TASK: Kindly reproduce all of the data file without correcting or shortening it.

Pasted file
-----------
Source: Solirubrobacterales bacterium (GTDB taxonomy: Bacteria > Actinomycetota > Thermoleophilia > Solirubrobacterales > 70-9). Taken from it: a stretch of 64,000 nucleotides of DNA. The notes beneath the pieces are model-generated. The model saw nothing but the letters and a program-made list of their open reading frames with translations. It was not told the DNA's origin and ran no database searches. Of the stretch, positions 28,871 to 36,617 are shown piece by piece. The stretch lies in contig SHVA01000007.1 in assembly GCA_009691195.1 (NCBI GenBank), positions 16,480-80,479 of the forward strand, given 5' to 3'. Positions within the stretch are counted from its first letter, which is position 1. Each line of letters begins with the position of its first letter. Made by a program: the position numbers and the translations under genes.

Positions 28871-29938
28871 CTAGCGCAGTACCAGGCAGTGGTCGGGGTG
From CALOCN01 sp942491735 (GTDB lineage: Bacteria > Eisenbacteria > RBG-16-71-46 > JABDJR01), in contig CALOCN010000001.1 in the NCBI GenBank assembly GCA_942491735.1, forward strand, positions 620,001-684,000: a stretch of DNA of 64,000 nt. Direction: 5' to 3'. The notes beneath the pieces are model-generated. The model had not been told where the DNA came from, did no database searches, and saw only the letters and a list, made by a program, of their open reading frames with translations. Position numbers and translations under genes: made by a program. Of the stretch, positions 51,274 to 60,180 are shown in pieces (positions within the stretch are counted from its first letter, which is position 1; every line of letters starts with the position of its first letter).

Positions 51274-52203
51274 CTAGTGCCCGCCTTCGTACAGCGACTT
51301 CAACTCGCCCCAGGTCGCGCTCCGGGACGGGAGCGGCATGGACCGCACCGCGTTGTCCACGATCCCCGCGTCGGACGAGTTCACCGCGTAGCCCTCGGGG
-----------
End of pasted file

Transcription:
Source: Solirubrobacterales bacterium (GTDB taxonomy: Bacteria > Actinomycetota > Thermoleophilia > Solirubrobacterales > 70-9). Taken from it: a stretch of 64,000 nucleotides of DNA. The notes beneath the pieces are model-generated. The model saw nothing but the letters and a program-made list of their open reading frames with translations. It was not told the DNA's origin and ran no database searches. Of the stretch, positions 28,871 to 36,617 are shown piece by piece. The stretch lies in contig SHVA01000007.1 in assembly GCA_009691195.1 (NCBI GenBank), positions 16,480-80,479 of the forward strand, given 5' to 3'. Positions within the stretch are counted from its first letter, which is position 1. Each line of letters begins with the position of its first letter. Made by a program: the position numbers and the translations under genes.

Positions 28871-29938
28871 CTAGCGCAGTACCAGGCAGTGGTCGGGGTG
From CALOCN01 sp942491735 (GTDB lineage: Bacteria > Eisenbacteria > RBG-16-71-46 > JABDJR01), in contig CALOCN010000001.1 in the NCBI GenBank assembly GCA_942491735.1, forward strand, positions 620,001-684,000: a stretch of DNA of 64,000 nt. Direction: 5' to 3'. The notes beneath the pieces are model-generated. The model had not been told where the DNA came from, did no database searches, and saw only the letters and a list, made by a program, of their open reading frames with translations. Position numbers and translations under genes: made by a program. Of the stretch, positions 51,274 to 60,180 are shown in pieces (positions within the stretch are counted from its first letter, which is position 1; every line of letters starts with the position of its first letter).

Positions 51274-52203
51274 CTAGTGCCCGCCTTCGTACAGCGACTT
51301 CAACTCGCCCCAGGTCGCGCTCCGGGACGGGAGCGGCATGGACCGCACCGCGTTGTCCACGATCCCCGCGTCGGACGAGTTCACCGCGTAGCCCTCGGGG